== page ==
That’s actually pretty much the way we function. With a relatively small staff, the parish depends upon active and involved Vestry members, pastoral care visitation teams and Eucharistic ministers, “lay” as well as ordained teachers of adults as well as children, people involved in outreach and service to the community in the name of our church, that’s how we really need to be organized as we move ahead.

Now we need to do a better job in most of those things. We need more people visiting the sick and shut in, more teachers, certainly more people relating to PUNCH and Angel Food Ministries, and Salvation Army meals, and all the rest of it. You need to know that the clergy do not provide all the ministering in this congregation, and that, if you are visited by our parish nurse or one of our fine Eucharistic ministers or visitors, you HAVE been visited by the Church…by Trinity Cathedral.

But the point I want to make is that I don’t think that’s just the way so-called “”program sized” congregations ought to function. I think it’s the way the Body of Christ is intended to function! By virtue of your Baptism, and of the gifts and graces of the Holy Spirit you’ve all been given you ARE “the ministers of this Church!” Just like those “elders of Israel” who were given a portion of that spirit which was upon Moses; just like the 12 apostles who were called and sent out; just like the “Seventy” in today’s Gospel, you and I are to go outside these doors, knowing that though “the harvest is plentiful and the laborers are few,” we ARE those laborers.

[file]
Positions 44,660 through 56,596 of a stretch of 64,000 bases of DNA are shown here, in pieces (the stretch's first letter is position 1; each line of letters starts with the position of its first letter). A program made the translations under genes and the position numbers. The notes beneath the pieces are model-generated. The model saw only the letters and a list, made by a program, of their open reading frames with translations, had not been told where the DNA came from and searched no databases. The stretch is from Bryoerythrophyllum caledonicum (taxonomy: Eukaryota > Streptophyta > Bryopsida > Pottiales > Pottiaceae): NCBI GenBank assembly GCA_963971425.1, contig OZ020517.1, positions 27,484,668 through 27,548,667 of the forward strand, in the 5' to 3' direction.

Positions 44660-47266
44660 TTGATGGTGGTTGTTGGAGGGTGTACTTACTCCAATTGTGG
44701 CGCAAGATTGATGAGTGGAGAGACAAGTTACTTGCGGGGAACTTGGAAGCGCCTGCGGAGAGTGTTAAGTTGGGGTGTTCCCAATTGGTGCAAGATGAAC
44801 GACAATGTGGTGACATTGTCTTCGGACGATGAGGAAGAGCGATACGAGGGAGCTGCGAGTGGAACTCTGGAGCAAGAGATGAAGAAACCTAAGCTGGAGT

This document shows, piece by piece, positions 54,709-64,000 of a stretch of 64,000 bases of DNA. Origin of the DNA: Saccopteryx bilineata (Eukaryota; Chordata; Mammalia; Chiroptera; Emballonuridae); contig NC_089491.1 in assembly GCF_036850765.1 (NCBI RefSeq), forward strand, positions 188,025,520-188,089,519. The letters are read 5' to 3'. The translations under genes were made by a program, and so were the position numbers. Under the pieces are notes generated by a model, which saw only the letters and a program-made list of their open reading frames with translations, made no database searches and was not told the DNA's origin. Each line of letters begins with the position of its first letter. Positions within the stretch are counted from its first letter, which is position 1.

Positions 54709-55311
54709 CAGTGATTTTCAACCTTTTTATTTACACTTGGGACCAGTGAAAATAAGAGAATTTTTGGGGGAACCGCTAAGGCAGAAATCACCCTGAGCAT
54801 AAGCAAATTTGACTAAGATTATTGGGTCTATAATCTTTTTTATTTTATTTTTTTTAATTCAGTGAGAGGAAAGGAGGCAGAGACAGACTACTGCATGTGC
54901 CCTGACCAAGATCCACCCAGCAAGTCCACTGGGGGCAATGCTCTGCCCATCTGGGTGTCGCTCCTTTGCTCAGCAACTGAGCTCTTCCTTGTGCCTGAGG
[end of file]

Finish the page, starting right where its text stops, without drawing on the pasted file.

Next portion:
And it is our duty, and our joy, to do what we can to prepare the way for the kingdom, the reign, the sovereignty of God in this place – in the Quad Cities, and beyond. Which is why we say at the end of every service: “Let us go forth into the world, rejoicing in the power of the Spirit!” And you respond, “Thanks be to God!”